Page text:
By Leslie Hunter-Gadsden, Next Avenue
Entrepreneurs often begin with an idea and manage their new business alone — at least in the early stages of their startup. So, in essence, they are often “solo-preneurs” with hopes of possibly adding a few staff members as their business expands.
For Patricia Wynn’s Hillsborough, N.C.-based lifestyle assistant business, gradual growth of her clientele means that she is still personally assisting clients, with occasional work overflow being handled by her brother and a cousin. Her goal is to eventually have enough clients to afford bringing in a few staff members, in addition to herself.
“Currently, I’m handling nine regular weekly clients with cleaning, cooking, or caregiving and household errands, plus two clients that I see every other week. They have all contracted with me, so they are accustomed to interacting with me. The only client that I’ve occasionally had my brother or cousin work for is an Airbnb, which is cleaned while it is empty, so there is no interaction with a specific client,” said Wynn.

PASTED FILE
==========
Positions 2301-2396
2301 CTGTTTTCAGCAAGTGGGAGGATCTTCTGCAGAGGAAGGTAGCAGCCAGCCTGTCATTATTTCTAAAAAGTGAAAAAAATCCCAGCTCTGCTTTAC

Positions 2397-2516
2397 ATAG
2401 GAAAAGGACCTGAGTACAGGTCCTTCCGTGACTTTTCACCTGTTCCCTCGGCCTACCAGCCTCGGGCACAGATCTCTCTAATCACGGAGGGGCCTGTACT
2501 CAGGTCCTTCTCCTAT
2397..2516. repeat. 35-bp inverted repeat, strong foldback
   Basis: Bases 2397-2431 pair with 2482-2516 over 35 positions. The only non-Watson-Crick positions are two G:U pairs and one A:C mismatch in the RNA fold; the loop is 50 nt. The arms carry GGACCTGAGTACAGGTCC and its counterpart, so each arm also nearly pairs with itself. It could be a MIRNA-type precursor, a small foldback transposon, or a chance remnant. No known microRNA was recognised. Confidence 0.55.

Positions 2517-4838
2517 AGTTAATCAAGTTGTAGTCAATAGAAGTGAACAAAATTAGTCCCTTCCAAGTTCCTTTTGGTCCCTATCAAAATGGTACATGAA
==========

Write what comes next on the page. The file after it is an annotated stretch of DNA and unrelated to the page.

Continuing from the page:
She continued, “When I am able to add new clients, if I also have a new staff member, I would need to introduce them to the client ahead of time, so the client knows who is coming to their home.”
Early Stages of Being an Entrepreneur
“This is always a kind of a delicate balance for entrepreneurs at the early stages: Making sure you meet your responsibilities to your clients and people you may bring in,” said David Deeds, Schulze Professor of Entrepreneurship at the University of St. Thomas Opus College of Business in Minneapolis, MN., and editor-in-chief of the (EIX) Entrepreneurship and Innovation Exchange, which is a funder of Next Avenue.
Deeds confirmed that the challenge is real for new entrepreneurs as they allow time to manage additional staff as well as their own responsibilities at their startup business. Another key element, noted Deeds, when it comes to bringing on staff, is whether they are classified as W-2 employees or 1099 contractors, because the taxes withheld differ and so does the employer’s control over their work practices.